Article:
Thursday, September 1, 2011

Data Hazards

Today I finished learning about two of the common (or were common in 1995 at any rate) methods for renaming registers.

First off I should probably explain what "renaming registers" means.  In order to have multiple instructions executing in parallel and/or executing out of order (very common nowadays) you need to prevent something called "data hazards".

We seem to have encountered yet another term, so let me define it real quick: A data hazard is a situation where there is a chance that the data will end up being incorrect due to the instructions executing out of order.  There are three kinds of data hazards: Read-After-Write (RAW), Write-After-Read (WAR) and Write-After-Write (WAW).  A RAW occurs because an instruction expects a value to have been stored in a storage location (memory or register) by a certain previous write instruction, but the write instruction hasn't been executed yet.  A WAR occurs because an instruction writes over a storage location before another instruction is able to read the previous value.  A WAW occurs because an instruction A writes over the value stored in a storage location by an instruction B, where the value written by instruction B was actually supposed to overwrite the value stored by instruction A (the value stored by B was supposed to survive this encounter, but the one written by A survives instead).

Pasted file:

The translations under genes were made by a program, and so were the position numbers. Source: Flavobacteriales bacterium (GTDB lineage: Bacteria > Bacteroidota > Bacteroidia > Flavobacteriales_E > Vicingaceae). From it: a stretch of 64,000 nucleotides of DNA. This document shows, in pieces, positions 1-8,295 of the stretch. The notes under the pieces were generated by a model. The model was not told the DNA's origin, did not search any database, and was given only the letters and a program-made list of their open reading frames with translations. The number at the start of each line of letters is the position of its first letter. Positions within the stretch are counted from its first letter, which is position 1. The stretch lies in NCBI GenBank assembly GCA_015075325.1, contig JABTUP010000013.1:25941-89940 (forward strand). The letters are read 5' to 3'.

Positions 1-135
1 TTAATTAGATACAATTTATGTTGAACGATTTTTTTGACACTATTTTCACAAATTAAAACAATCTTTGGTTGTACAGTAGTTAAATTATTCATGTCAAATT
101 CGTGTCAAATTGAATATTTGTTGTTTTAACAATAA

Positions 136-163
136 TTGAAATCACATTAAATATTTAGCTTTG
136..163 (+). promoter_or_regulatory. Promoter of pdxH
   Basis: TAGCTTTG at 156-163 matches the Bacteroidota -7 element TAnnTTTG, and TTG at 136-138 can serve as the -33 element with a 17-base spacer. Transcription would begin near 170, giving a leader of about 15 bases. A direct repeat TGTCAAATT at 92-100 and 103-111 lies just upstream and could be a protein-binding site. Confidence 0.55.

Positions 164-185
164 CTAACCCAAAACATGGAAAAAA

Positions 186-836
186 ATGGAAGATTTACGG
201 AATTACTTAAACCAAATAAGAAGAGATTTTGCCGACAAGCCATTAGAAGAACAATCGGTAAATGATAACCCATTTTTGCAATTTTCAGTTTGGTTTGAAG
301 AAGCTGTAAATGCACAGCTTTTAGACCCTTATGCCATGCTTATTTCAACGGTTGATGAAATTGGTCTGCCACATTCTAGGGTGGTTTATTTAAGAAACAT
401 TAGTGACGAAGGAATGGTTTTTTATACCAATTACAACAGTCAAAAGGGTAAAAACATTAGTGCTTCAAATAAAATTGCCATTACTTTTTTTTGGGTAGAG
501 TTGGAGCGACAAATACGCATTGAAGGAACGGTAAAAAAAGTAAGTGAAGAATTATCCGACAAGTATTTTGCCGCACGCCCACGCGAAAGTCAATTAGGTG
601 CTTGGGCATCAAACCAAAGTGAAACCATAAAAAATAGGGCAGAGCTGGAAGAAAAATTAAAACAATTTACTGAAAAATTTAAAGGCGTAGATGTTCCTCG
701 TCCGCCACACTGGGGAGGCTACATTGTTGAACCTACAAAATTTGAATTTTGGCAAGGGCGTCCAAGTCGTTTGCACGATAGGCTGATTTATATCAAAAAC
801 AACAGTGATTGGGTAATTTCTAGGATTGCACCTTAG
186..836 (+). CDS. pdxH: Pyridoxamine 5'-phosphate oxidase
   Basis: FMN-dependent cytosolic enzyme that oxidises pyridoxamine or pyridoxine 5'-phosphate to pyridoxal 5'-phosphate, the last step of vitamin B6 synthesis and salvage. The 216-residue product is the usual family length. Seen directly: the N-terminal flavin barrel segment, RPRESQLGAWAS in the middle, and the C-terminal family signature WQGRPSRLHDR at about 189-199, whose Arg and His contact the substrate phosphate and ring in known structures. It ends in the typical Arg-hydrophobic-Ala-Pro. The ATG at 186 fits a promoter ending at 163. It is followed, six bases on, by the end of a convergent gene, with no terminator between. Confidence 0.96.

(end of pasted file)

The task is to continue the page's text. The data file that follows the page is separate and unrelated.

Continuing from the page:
As you can probably see, data hazards occur because one instruction depends on the data of another instruction.  A RAW is considered to be the only "true" data dependency; the others are called "artificial" data dependencies.  I'll try to explain: In a WAR hazard, the write instruction doesn't depend on the value read by the read instruction, and the read instruction doesn't depend on the value written by the write instruction.  However, the read instruction does depend on the value still being there from the previous (in program order) write instruction.  Similarly, in a WAW hazard one write instruction does not depend on the value written by the other, but the following (in program order) instructions do depend on the value from the second write instruction being present, not the value from the first.

Unfortunately it looks like I am out of time for today.  I'll create a second post tomorrow where I will discuss renaming registers.

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